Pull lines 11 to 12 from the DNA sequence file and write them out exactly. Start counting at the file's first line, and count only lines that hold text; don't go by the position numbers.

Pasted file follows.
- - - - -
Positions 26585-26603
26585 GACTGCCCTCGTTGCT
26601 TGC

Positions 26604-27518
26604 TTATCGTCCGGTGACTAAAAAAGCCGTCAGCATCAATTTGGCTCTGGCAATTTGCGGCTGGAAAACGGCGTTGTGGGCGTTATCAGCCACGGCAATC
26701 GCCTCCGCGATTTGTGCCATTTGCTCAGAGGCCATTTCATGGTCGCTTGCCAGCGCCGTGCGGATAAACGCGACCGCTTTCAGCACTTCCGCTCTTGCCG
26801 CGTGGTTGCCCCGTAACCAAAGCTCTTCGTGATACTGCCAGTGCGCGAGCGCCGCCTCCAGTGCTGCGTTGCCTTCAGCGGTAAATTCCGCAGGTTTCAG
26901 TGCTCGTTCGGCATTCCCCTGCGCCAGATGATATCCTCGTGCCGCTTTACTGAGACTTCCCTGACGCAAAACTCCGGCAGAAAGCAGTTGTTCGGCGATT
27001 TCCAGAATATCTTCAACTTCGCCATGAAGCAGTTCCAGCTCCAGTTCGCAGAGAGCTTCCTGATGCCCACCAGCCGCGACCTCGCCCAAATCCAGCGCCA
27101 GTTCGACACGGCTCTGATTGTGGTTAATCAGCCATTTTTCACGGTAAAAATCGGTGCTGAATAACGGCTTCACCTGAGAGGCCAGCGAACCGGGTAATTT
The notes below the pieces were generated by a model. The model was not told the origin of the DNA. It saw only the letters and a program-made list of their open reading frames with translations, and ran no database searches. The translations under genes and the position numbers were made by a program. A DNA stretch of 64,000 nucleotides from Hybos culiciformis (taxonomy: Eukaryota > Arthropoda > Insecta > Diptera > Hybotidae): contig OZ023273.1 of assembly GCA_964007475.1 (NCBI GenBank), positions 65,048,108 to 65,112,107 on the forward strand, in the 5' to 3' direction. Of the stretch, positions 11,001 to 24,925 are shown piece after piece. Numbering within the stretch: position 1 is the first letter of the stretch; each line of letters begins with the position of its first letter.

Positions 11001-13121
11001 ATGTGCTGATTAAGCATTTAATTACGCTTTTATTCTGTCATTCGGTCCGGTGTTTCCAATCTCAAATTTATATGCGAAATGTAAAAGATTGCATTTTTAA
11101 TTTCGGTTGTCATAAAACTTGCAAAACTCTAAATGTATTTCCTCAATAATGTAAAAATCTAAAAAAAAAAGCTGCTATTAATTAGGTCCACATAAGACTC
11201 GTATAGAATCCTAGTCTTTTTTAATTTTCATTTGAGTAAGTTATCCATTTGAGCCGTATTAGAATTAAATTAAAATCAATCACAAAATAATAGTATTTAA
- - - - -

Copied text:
The notes below the pieces were generated by a model. The model was not told the origin of the DNA. It saw only the letters and a program-made list of their open reading frames with translations, and ran no database searches. The translations under genes and the position numbers were made by a program. A DNA stretch of 64,000 nucleotides from Hybos culiciformis (taxonomy: Eukaryota > Arthropoda > Insecta > Diptera > Hybotidae): contig OZ023273.1 of assembly GCA_964007475.1 (NCBI GenBank), positions 65,048,108 to 65,112,107 on the forward strand, in the 5' to 3' direction. Of the stretch, positions 11,001 to 24,925 are shown piece after piece. Numbering within the stretch: position 1 is the first letter of the stretch; each line of letters begins with the position of its first letter.

Positions 11001-13121